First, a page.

The start of a new hockey season brings with it numerous hopes and dreams. Many of our younger, promising officials dream of working higher levels of play in front of larger crowds, and working more important games.
These thoughts represent noble goals. But to attain them there needs to be a concrete plan that is followed every day of the season. When formulating your strategy, keep in mind these important tips from people “in the know.”
1) Always Hustle. “Working every game with 100 percent effort” sounds like advice that is so obvious as to be unnecessary. Instead, consider it so important that it bears repeating.
“You must work every game to the best of your ability, no matter the age or skill level,” says Mike McDevitt, Atlantic District Evaluation Program director. “You never know who is watching your game.”
2) Listen More, Talk Less. The guess is that history probably proves you can enhance your standing in the referee ranks by listening more than talking.
“The first time you make an off-the-cuff comment, the wrong person will either hear it or find out about it,” says Ray Tucker, supervisor of officials in east-central Illinois. “When you’re in a hockey environment, be prepared to learn at all times. You can learn a lot by simply hearing people out.”
3) Be in Shape, and Know How to Skate. There is no substitute for being able to hack it on the ice physically.
“Practice often to become, and remain, a good skater,” says McDevitt. “Good skating communicates to others athletic ability. A good skating official is generally viewed as a good official.
“An official who is in good shape shows that he or she cares,” he continues. “Physical conditioning is something that everyone can control on their own.”
4) Rule Knowledge. It goes without saying that if an official does not have a grasp of the rule book he or she cannot hope to advance far.
“Do not over-interpret the rule book or make up rules,” says Tucker. “The rule book, or whatever guidelines your supervisor lay down, are the law.”
5) Have Fun. Refereeing is maddening enough already. If it is joyless, it is not worth pursuing, pure and simple.
“You must really enjoy it,” says McDevitt. “If the only reason you do it is because you think there is a career there for you, then you are setting yourself up for disappointment and, ultimately, failure.”
So go ahead and dream big. Look at the 2008-09 season with all the optimism you can muster. But if your goals include “climbing the officiating ladder,” chase them with grounded and practical pointers like the ones above.
USA Hockey Playing Rules
Checking From Behind
When a player body checks or pushes an opponent from behind, checking from behind is called. If the play happens in open ice, the call is a minor penalty plus a misconduct penalty. When the play occurs near the boards or goal post and causes the opponent to go head first into the boards or goal post, the call is a major penalty plus a game misconduct.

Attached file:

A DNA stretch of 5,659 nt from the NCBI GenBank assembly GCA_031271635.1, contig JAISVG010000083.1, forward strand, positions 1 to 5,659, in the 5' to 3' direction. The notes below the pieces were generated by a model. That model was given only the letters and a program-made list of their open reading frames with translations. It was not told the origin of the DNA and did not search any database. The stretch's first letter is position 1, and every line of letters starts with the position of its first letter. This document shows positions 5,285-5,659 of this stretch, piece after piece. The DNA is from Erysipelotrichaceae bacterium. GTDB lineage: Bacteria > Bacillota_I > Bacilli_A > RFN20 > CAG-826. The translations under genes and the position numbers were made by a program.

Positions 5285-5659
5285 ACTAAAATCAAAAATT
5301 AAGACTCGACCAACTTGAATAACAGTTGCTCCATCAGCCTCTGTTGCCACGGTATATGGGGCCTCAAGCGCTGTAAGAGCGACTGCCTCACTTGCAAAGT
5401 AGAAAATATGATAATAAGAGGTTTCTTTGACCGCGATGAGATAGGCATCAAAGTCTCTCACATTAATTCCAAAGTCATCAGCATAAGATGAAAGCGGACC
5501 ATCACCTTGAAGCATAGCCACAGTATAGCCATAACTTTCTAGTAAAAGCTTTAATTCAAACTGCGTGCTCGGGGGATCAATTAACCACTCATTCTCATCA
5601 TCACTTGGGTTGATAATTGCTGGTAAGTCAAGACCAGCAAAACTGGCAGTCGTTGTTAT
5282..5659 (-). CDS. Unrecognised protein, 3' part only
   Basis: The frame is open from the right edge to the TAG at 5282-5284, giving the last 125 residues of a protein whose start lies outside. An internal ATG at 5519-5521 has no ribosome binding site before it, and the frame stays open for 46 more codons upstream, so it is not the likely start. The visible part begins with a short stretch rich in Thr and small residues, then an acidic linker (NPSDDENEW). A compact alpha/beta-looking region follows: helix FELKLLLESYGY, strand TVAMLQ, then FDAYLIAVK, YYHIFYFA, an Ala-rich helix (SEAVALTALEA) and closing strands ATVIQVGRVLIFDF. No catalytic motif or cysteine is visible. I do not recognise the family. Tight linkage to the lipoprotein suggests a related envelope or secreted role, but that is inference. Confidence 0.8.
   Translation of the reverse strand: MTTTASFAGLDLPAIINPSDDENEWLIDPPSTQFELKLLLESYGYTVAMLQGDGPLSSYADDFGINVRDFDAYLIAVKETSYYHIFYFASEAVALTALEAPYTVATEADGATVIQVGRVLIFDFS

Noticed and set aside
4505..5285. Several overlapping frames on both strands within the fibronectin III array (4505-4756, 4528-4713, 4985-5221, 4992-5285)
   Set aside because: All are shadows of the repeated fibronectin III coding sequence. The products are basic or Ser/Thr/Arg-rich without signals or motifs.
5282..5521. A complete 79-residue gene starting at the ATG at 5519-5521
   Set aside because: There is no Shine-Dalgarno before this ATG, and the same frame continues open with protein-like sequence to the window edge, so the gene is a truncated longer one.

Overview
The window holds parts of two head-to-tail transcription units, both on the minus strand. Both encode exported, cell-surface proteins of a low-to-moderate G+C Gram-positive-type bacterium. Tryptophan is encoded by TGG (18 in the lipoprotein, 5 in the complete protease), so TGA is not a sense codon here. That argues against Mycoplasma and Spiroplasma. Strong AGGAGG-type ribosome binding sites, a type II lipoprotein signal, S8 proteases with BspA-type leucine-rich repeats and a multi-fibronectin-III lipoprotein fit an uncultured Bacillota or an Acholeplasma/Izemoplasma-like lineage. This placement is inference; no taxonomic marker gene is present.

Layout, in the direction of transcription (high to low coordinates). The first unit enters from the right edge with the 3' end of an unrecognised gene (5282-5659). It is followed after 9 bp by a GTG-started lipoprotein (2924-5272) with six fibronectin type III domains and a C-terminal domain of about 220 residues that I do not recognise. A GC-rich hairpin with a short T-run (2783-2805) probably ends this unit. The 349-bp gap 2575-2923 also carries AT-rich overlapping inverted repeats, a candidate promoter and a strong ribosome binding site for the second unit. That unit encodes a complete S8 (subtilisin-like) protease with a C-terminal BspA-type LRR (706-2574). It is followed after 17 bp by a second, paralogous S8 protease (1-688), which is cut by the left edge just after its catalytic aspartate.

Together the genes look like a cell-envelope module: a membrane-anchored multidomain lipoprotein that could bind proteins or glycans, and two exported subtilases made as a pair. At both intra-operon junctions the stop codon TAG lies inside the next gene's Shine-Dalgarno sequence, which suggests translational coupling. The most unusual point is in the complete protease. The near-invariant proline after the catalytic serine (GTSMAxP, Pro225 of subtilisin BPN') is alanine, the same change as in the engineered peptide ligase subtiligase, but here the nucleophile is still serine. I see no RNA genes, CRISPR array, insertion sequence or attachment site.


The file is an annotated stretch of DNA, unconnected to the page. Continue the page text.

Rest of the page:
Whistle Blower | Q&A
The fact that, after five Stanley Cup Finals and 20 NHL seasons, the third most memorable game in Brian Murphy’s career is one of his daughters’ house league games tells you a little about the Dover, N.H., native.
The 43-year-old was kind enough to take a few minutes from the NHL’s preseason officials’ camp to talk to USA Hockey Magazine.
USA Hockey Magazine: How many years have you been officiating?
Brian Murphy: I have been officiating for 25 years. I started in the fall of 1983 while I was going to college at the University of New Hampshire. I was working at my local rink driving the Zamboni. I was a business major and saw the refs coming in to do men’s league games making more money than I was so I gave it a try. My first USA hockey referee clinic I almost didn’t go. I had been up early in the morning to drive the Zamboni and came home to lie on the couch for a few minutes. I almost didn’t get up and go to the clinic. The NHL hired me in September of 1988.
USAHM: Who was your mentor?
BM: Dan Raposa was my high school hockey coach in Dover, N.H. He was a USA hockey and Hockey East referee. Dan got me started and helped me get involved with the USA Hockey development programs. I never would have made the NHL without his guidance.
USAHM: Do you have a game from your career that you consider the most memorable, for whatever reason?
BM: I was privileged to work the seventh game of both the 2003 and 2004 Stanley Cup Finals. When you think of working your whole life for one moment that would be it for me. If you don’t get goose bumps when they’re polishing up the Stanley Cup in your dressing room between the second and third periods then you don’t love hockey. After that, it would be working my daughters’ house league hockey game one Sunday morning when the refs didn’t show up.
USAHM: What advice would you give to a young, up-and-coming official?
BM: Have fun. That is the most important thing. Positioning is important to have the proper sightlines to judge the play. Trust what you see because your first reaction is usually correct. Finally, work as hard as you can. You never know who is watching. And that Peewee game on Sunday is as important as a Stanley Cup game to those kids playing.